• Log the name, date, time, phone number and email address of anyone who becomes ill at the event so you can both check back in a few weeks to ensure their well-being and to be able to ask them who they interacted with at the event. One client who had someone report coming down with COVID-19 once they returned home from the event said they were able to confirm who had direct contact with this individual so the organizers could inform them of what measures they should take.

• Notify attendees of safe health practices at the registration desk; on the back side of badges; as a flyer, postcard or handout that can be folded or placed into the back of badges; in additional signage; and verbally communicated as part of speakers’ housekeeping notes.

Venue Considerations

• Renegotiate and document requests related to attrition, performance, reservation cancellation fees and F&B minimums contracted.

• Require the hotel to outline in writing the additional measures that have been put in place that are new in comparison to the standard operating procedures it was previously practicing. Review and confirm these procedures with the hotel again during the precon. Some measures could include:
– In-room plastic bags that guests can use to cover remote controls
– Masks for attendees who might feel compromised
– Setting water temperatures to provide warmer water for handwashing, and ensuring that the soap being used at the hotel or convention center is proven as an effective disinfectant
– Wiping down and sterilizing or cleaning with appropriate disinfectant any surfaces attendees frequently touch, including doorknobs, chair tops, elevator buttons, escalator railings, bathroom doors, garbage can and recycling bin openings and lids, bathroom vanity tops, bathroom faucets, toilet flush levers, paper towel holders, and changing tables.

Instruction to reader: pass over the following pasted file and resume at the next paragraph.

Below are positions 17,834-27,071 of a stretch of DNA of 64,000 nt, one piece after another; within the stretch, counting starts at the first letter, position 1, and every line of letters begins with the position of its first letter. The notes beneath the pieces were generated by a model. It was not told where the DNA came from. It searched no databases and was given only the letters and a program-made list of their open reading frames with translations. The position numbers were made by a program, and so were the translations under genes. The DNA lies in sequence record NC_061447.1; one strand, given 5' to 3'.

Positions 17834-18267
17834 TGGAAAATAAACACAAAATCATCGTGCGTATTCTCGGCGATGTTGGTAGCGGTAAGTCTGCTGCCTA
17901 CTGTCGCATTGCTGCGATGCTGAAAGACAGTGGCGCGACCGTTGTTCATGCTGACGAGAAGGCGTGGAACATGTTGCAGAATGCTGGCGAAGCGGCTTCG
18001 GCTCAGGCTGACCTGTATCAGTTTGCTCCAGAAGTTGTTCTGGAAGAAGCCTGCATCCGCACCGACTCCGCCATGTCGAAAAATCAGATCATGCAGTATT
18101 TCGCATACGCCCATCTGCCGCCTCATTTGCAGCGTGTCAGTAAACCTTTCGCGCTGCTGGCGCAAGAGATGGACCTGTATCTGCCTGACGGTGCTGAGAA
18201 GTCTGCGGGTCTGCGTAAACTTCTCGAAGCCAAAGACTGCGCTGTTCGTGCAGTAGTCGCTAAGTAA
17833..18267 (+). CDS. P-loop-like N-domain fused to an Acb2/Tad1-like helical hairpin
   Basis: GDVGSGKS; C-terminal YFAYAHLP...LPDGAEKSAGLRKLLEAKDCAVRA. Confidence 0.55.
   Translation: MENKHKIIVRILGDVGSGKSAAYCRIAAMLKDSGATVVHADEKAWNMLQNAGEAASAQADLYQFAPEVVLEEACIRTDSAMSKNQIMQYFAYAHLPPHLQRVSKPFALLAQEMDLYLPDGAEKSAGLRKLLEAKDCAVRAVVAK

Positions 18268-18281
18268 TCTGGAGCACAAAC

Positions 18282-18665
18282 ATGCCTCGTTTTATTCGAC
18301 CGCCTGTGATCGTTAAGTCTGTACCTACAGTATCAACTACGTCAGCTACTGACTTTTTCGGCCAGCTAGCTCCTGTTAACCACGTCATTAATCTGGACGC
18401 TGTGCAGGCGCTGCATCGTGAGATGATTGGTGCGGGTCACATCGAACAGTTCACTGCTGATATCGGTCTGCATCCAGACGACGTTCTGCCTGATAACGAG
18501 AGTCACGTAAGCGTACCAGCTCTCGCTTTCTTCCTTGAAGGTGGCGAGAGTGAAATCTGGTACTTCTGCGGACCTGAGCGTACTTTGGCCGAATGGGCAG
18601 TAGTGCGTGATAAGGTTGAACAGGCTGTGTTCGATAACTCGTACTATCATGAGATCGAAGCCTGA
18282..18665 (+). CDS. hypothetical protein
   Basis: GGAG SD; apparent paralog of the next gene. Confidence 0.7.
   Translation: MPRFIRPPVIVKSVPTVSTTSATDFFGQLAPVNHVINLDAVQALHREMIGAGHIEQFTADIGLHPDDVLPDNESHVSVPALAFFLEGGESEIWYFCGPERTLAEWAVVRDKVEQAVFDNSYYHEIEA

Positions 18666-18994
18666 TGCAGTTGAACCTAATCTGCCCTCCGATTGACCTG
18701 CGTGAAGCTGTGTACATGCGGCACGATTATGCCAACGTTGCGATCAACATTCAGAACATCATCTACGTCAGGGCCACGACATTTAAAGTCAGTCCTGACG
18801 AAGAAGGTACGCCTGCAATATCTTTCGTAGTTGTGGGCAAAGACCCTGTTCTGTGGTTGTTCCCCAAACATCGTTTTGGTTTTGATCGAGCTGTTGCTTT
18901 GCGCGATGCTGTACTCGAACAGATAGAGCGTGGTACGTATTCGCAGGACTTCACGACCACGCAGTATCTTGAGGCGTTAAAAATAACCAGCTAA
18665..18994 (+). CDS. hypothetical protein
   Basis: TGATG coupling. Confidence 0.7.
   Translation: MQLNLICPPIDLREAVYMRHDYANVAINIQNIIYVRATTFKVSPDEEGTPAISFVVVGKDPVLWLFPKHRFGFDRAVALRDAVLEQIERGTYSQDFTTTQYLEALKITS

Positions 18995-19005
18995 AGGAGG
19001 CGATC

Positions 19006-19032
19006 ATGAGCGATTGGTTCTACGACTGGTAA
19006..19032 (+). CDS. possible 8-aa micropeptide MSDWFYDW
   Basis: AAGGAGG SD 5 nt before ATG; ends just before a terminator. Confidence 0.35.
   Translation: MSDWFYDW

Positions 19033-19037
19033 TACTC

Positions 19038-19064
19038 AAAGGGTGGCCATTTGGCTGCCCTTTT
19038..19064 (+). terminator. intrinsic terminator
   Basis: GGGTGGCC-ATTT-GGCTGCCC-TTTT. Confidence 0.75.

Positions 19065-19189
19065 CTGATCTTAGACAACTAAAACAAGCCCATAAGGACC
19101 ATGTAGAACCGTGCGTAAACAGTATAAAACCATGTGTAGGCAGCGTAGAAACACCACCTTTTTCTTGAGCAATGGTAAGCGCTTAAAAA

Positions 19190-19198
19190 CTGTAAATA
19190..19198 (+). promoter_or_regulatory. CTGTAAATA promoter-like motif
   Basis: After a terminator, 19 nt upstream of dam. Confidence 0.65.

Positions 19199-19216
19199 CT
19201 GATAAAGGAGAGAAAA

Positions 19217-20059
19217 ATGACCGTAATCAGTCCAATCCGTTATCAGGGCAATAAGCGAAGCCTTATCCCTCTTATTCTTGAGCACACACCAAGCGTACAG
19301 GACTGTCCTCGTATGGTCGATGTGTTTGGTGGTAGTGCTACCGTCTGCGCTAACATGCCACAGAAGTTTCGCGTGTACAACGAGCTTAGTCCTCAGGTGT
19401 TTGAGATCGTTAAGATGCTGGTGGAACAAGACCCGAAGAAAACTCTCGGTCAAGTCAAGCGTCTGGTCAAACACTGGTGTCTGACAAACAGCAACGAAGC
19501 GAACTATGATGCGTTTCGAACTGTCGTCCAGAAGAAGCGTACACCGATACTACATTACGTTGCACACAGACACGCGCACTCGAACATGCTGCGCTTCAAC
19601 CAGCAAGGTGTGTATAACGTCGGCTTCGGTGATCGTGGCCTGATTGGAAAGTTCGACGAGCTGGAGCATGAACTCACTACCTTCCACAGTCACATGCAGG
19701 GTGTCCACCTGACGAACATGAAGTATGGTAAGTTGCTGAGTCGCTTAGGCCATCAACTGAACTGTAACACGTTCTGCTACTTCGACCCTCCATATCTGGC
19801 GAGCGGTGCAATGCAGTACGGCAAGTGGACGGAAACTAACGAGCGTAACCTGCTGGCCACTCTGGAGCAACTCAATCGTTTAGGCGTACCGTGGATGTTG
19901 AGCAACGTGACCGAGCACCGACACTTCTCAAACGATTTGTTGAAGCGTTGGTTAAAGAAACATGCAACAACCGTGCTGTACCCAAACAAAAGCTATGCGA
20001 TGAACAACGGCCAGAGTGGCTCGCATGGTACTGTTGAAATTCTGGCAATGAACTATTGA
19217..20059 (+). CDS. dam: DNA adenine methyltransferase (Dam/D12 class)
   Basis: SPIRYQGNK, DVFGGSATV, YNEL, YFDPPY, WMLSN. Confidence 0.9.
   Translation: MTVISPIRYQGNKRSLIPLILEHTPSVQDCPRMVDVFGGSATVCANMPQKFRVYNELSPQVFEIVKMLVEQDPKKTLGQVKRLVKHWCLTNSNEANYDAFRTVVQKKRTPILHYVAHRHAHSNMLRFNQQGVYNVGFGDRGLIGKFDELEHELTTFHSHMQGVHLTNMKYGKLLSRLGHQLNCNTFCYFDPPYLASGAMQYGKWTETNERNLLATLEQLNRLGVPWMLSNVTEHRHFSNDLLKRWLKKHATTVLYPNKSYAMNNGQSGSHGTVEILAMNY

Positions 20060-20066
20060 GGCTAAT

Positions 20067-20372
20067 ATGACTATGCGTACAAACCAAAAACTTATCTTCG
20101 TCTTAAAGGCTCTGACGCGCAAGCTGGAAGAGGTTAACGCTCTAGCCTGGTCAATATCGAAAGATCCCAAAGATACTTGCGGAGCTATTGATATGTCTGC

• Mandate that all hotel banquet servers wear gloves at all food-service functions.

• Rethink meeting room sets to provide more social distancing:
– Set two per six-foot versus three per six-foot
– Set 60-inch rounds with six or seven chairs versus eight or more
– Set 66-inch rounds with no more than seven to eight chairs
– Set 72-inch rounds with no more than seven to eight chairs
– If setting theater-style, allow extra space between chairs versus having all chairs butt up against each other

Other On-Site Precautions
– Consider only offering packaged and wrapped food items for breaks.
– Offer disposable gloves to attendees who wish to wear them or use them – this even could be a new branding or sponsorship opportunity
– Require staff to wear disposable gloves

“It’s our job to be here for you,” said Green. The fallout from COVID-19 on the meetings industry is constantly changing, he said, and ConferenceDirect is monitoring the situation closely. “We will continue to provide information as soon as we get it.”

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About ConferenceDirect
ConferenceDirect is a global meetings solutions company offering site selection/contract negotiation, conference management, housing & registration services, mobile app technology and strategic meetings management solutions. It provides expertise to 4,400+ associations, corporations, and sporting authorities through our 400+ global associates.

About MeetingMentor
MeetingMentor, is a business journal for senior meeting planners that is distributed in print and digital editions to the clients, prospects, and associates of ConferenceDirect, which handles over 13,000 worldwide meetings, conventions, and incentives annually.